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Tips on how to get the most out of a doctor's visit

Finding a primary care physician has become a challenge for many patients around the country and this is becoming a frequent topic reviewed in magazines. Even aside from someone seeking medical care for ME/CFS or FM, time allotted for appointments with physicians is shrinking. So patients, like it or not, must prepare for them as carefully and thoroughly as possible.

Many, but not all, of the tips and recommendations listed below are those provided by Dr. Lucinda Bateman in a workshop at the 2007 International Association of Chronic Fatigue Syndrome/Myalgic Encephalomyelitis (IACFS/ME) Conference.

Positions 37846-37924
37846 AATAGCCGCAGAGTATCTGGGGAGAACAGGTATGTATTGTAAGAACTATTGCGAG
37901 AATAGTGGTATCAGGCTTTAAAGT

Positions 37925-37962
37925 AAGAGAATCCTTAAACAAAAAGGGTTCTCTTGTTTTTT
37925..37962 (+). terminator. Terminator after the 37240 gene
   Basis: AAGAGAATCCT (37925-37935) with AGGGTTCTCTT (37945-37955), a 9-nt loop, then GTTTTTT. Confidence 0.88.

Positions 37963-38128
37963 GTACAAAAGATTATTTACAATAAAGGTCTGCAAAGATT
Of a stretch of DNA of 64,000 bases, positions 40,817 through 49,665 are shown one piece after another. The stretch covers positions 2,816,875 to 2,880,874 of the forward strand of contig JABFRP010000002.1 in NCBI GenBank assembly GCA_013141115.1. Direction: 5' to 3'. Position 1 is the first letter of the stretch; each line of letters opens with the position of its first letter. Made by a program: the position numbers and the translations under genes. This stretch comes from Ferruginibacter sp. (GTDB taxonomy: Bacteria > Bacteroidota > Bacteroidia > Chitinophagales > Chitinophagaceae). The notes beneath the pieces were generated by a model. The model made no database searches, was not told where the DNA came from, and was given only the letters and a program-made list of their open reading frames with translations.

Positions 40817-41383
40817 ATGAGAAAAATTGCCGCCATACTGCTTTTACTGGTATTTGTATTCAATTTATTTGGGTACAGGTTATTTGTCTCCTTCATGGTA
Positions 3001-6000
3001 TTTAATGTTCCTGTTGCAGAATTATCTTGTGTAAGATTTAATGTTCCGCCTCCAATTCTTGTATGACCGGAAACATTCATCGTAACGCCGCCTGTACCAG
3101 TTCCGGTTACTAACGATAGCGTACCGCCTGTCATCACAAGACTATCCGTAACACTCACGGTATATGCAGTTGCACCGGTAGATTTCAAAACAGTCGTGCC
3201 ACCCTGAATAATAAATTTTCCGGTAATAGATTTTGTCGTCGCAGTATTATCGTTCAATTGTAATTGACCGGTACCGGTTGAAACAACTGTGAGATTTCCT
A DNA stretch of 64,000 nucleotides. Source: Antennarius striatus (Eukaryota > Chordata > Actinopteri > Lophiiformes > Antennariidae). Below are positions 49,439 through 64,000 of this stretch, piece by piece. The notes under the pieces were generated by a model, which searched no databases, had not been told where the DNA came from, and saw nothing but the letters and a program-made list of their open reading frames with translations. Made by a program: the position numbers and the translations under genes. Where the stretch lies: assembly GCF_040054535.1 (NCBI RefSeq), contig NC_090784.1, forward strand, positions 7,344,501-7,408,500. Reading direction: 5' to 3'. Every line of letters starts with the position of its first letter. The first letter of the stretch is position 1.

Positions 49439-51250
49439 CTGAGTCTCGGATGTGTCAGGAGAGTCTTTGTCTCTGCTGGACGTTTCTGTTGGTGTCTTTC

• Primary care physicians/providers should be personable, open-minded, accessible and up-to-date. As patients, many of us realize that finding someone who satisfies even these four qualities might be a challenge. One important thing to remember is that this will be the doctor with whom patients will likely have the most contact and therefore, this needs to be someone with whom they can comfortably communicate.

  • Many patients will try to stay with their current PCP but might find as their needs change, or their condition becomes more complicated, that their doctor does not adequately understand the scope of their illness. If their doctor is at least open-minded and will accept information about the illnesses, then it is still possible to work with him/her. However, if patients find their doctor is not listening to them, not believing in their symptoms or dismissing them in some way, or becoming apathetic or rude towards them, then they will need to find someone else.